Strauss’s music is music of the shadow. To the natural dimness of the desert twilight, the lighting designer, Duane Schuler, added his deft touch.  The orchestra tuning up would compete with the growing volume of the gathering audience --- then “places please” and the art of nature would now bow and withdraw before the forces of human art. The orchestra and cast were now ready.  As if out of nowhere comes the soft, clear voice of Jennifer Good, Production Stage Manager: “Good evening ladies and gentlemen.  Welcome to the Santa Fe Opera.”  The conductor enters. The house lights dim.  The opera begins at 9:00 p.m.  Anticipation.  At last the music and the performance begins. The space of stage surrounded by proscenium arch becomes awash with light ---- singers, light, music and audience  surrounded by the dark and cave of night.

CLOSING

What more can I write about the camaraderie and esprit de corps of the company, which to me is still as extraordinary as the entire totality of the summer?  I was surprised from time to time that various company members approached me, as did Brad Woolbirght with:  ”“How are you doing? Are you having fun?”  Before one performance, as I was entering the stage door on one of the audience plazas,  Arlena Jackson, a veteran usher (and a social worker in her day job in Santa Fe) introduced me to two patrons with whom she was chatting.  She then suggested they might want my autograph in their program.  I gladly wrote my name, and could not help feeling I was getting much more attention than I deserved,  but I got a big kick out of it.  Another case in point: the choreographer Sara Rudner and the diva Janice Watson, who played Salome, both sat with me at lunch in the Cantina one rehearsal day.

 My brother, Adrian Panaro, a New York photographer, marveled at the egalitarian attitude I kept reporting to him.  One of the apprentice singers explained it simply: (Jennifer Forni of the 2009 season) “ You can't put on an opera in a bad mood.”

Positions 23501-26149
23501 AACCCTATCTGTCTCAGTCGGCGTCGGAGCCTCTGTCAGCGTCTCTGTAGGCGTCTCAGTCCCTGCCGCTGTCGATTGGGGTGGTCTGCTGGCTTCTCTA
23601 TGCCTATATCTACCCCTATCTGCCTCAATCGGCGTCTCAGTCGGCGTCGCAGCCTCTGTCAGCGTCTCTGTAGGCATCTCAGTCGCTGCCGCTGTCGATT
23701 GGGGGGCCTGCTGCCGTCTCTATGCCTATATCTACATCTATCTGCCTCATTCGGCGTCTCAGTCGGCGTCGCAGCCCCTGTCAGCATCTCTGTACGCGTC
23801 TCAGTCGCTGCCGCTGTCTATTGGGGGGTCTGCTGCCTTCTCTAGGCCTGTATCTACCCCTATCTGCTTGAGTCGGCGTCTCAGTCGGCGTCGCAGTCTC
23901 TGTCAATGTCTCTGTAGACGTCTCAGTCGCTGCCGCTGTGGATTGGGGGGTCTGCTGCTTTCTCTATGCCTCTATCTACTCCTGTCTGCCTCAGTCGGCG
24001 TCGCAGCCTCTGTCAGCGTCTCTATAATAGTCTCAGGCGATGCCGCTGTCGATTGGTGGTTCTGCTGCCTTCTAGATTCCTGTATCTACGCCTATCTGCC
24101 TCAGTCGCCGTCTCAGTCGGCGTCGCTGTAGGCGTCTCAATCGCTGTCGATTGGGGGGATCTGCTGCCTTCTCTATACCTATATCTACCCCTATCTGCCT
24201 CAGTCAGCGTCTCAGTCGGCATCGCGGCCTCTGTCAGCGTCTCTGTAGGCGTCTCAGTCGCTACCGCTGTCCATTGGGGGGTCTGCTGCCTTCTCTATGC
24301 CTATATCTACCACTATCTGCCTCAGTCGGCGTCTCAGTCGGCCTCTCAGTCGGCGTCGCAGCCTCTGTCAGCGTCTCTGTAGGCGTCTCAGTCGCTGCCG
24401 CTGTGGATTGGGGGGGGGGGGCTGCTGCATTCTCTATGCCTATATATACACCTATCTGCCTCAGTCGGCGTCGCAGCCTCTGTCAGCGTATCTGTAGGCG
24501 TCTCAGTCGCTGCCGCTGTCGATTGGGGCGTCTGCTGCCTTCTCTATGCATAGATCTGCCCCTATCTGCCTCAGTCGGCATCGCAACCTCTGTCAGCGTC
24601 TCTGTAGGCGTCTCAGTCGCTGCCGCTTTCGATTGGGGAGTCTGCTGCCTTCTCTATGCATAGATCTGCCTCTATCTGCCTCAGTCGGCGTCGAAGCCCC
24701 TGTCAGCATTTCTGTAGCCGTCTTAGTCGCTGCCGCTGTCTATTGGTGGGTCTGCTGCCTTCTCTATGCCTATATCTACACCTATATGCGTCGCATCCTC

In the midst of a world going rather mad as usual, I asked myself what I was doing in a grand opera? But then I decided that humankind needs art. If so much time is being spent on war madness, by all means we need the antidote of people working for the sanity of beauty and the joy of creativity. So bring on more opera, and music, and poetry. Let us have as much as we can.

At the party closing the season, I encountered Mr. Gaddes who asked how the summer had gone. I replied that I had loved it and would tryout again in 2007. He responded: “Oh, you don’t have to try out. We'll just put you in.” I had done well enough! And indeed it happened that way. I was cast as a waiter and street sweeper in the 2007 and 2011 productions of ‘La Boheme”, and a villager in the 2009 "Elixir of Love". 

But it all started in 2006, and as I drove away from the opera grounds along the winding, frontage road at the close of that magical summer, I re-entered my customary life. I was astonished that it had all happened as if in an evanescent dream.

FINIS

(This is the final installment in a three-part series. To read from the beginning, click here.)